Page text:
Patients with the cutaneous only involvement variant of Western IVLBCL have been reported to have a more favorable outcome.
With treatment, the improvement in symptoms and signs can be quite significant and occur within days to weeks in many patients.
What if scenarios.
The most common what if scenario is relapse following initial therapy. Patients who relapse are potential candidates for rituximab/ifosfamide/carboplatin/etoposide (R-ICE) or rituximab/dexamethasone/cytarabine/cisplatin (R-DHAP), and if the disease responds to high dose therapy, autologous stem cell transplantation (ASCT). Isolated case reports have reported significant long-term outcomes. If the relapse is in the central nervous system, then high-dose methotrexate should be utilized prior to ASCT.
The pathophysiology of the unique localization to the blood vessel walls has been related to a defect in homing receptors. The malignant cells lack CD29 and CD64.
What other clinical manifestations may help me to diagnose intravascular large B-cell lymphoma?
Key questions in the history include: fevers, night sweats, and weight loss, which are the classic “B” symptoms of lymphoma. Fatigue may be a manifestation of anemia. CNS symptoms include: memory changes, manifestations of dementia, gait disturbances, balance problems, changes in hearing, and new onset of seizures. Peripheral nerve involvement is characterized by numbness in the fingers and toes. Patients may note new skin lesions. In pulmonary IVLBCL, dyspnea may be a presentation.
The findings on physical examination are a manifestation of the organ involved. In contrast to other lymphomas, the majority of patients do not have pathologic lymphadenopathy. CNS involvement manifestations include dementia, mental status changes, pyramidal tract signs, ataxia, paresis, ascending paraparesis, and cerebral hemorrhage. The physical examination findings consistent with peripheral neuropathy may be present. Patients with skin involvement may present with erythyematous telangiectatic plaques or a livedoid macular rash.
What other additional laboratory studies may be ordered?
The LDH is more characteristically elevated in IVLBCL.
Routine chemistries are important to evaluate renal, liver, and thyroid function prior to therapeutic intervention, since these may be abnormal in 15% to 20% of patients.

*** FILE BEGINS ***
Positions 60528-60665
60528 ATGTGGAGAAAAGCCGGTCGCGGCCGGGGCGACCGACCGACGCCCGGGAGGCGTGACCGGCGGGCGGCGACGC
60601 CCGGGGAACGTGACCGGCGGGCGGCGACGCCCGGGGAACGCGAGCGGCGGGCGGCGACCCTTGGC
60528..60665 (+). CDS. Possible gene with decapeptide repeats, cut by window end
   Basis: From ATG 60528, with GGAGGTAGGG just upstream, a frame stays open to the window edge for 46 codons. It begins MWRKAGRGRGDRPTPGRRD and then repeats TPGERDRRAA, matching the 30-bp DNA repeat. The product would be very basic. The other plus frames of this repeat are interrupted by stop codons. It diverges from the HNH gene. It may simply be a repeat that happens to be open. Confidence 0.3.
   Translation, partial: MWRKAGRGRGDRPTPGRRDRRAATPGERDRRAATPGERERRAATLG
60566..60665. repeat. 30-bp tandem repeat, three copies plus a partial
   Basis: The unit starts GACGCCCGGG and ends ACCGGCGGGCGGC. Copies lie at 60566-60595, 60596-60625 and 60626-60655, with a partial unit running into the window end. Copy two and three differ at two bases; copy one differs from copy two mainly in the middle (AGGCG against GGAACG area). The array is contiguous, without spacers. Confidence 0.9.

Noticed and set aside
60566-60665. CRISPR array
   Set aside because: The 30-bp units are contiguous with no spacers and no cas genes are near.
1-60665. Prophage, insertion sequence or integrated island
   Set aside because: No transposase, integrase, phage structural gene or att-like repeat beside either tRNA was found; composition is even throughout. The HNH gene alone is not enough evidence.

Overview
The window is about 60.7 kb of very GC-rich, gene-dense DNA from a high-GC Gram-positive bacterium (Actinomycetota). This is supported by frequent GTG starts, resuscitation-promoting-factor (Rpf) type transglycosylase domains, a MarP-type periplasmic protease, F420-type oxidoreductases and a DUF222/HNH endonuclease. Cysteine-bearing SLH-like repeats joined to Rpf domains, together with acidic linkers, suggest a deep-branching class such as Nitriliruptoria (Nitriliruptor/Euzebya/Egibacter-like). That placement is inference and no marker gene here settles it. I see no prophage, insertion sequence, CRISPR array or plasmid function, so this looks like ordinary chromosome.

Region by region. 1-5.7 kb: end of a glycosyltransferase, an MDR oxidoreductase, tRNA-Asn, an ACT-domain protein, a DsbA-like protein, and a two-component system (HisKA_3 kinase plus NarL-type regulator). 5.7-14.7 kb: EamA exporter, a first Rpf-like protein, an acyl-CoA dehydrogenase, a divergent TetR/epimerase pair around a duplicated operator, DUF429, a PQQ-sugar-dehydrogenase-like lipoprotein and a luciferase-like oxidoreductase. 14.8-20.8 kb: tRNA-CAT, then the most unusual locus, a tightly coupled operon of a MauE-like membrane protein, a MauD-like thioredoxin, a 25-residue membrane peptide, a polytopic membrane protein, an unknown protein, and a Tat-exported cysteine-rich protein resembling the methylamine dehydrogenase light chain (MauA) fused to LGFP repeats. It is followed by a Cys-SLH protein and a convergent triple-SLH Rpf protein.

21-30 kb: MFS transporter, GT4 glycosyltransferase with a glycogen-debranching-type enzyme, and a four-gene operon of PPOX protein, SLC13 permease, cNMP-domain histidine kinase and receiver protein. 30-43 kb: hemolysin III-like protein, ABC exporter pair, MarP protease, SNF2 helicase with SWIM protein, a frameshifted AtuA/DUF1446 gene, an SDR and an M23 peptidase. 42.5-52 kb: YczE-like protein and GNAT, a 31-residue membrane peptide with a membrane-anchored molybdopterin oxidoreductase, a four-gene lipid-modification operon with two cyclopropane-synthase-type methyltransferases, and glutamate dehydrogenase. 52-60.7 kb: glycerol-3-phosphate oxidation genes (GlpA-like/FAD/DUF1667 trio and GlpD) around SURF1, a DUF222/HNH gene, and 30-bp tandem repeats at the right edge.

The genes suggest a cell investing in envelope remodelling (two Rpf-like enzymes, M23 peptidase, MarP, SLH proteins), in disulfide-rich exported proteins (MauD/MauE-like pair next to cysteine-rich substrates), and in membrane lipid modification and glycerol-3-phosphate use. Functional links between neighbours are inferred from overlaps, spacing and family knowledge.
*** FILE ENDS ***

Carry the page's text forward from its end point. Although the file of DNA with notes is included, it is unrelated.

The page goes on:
Bone marrow aspiration and biopsy are recommended.
Cerebral spinal fluid total protein and fluid cytology should be considered in the appropriate clinical situations.
What’s the Evidence?
Fonkem, E, Lok, E, Robison, D. “The natural history of intravascular lymphomatosis”. Cancer Medicine.. vol. 3. 2014. pp. 1010-1024. (This is a retrospective analysis of 704 cases reported in the literature from 1959-2011. The authors analyzed outcomes according to the 1960-1980s, 1990s, and 2000s because of advancements in the pathologic diagnosis in the 1980s, utilization of doxorubicin-based cytotoxic therapy in the 1990s, and the addition of rituximab in the 2000s. Six-hundred and fifty one (88%) patients had B-cell lymphoma, 45 (6%) T-cell lymphoma, and 12 (2%) NK cell lymphoma. Favorable prognostic factors included age <70 years (p = 0.0073), non-CNS site at the time of initial diagnosis (P=0.0014), lactate dehydrogenase (LDH) <700 (P = 0.0112), and rituximab treatment (P<0.0001). Patients presenting with skin involvement had a more favorable prognosis.)
Ponzoni, M, Ferreri, AJM, Campo, E. “Definition, diagnosis, and management of intravascular large B-cell lymphoma: proposals and perspectives from the International Consensus Meeting”. J Clin Oncol.. vol. 25. 2007. pp. 3168-3173. (This is a summary of a consensus meeting proposing practical systemic guidelines for IVLBCL and T-cell IV disorders. Half of the patients treated with anthracycline-based chemotherapy alone relapsed and died within 18 months from diagnosis. One third of the relapses occurred in the central nervous system.)
Ferreri, AJM, Dognini, GP, Bairey, O. “The addition of rituximab to anthracycline-based chemotherapy significantly improves outcome in “Western” patients with intravascular large B-cell lymphoma”. British Journal of Haematology.. vol. 143. 2008. pp. 253-257. (This retrospective series reports on the improved outcome for patients treated with the addition of rituximab to anthracycline chemotherapy. After initially reporting that anthracycline-based chemotherapy was the cornerstone in the treatment of IVL, the ILESG recommended including rituximab in the regimen. This paper is a retrospective follow-up to that recommendation.)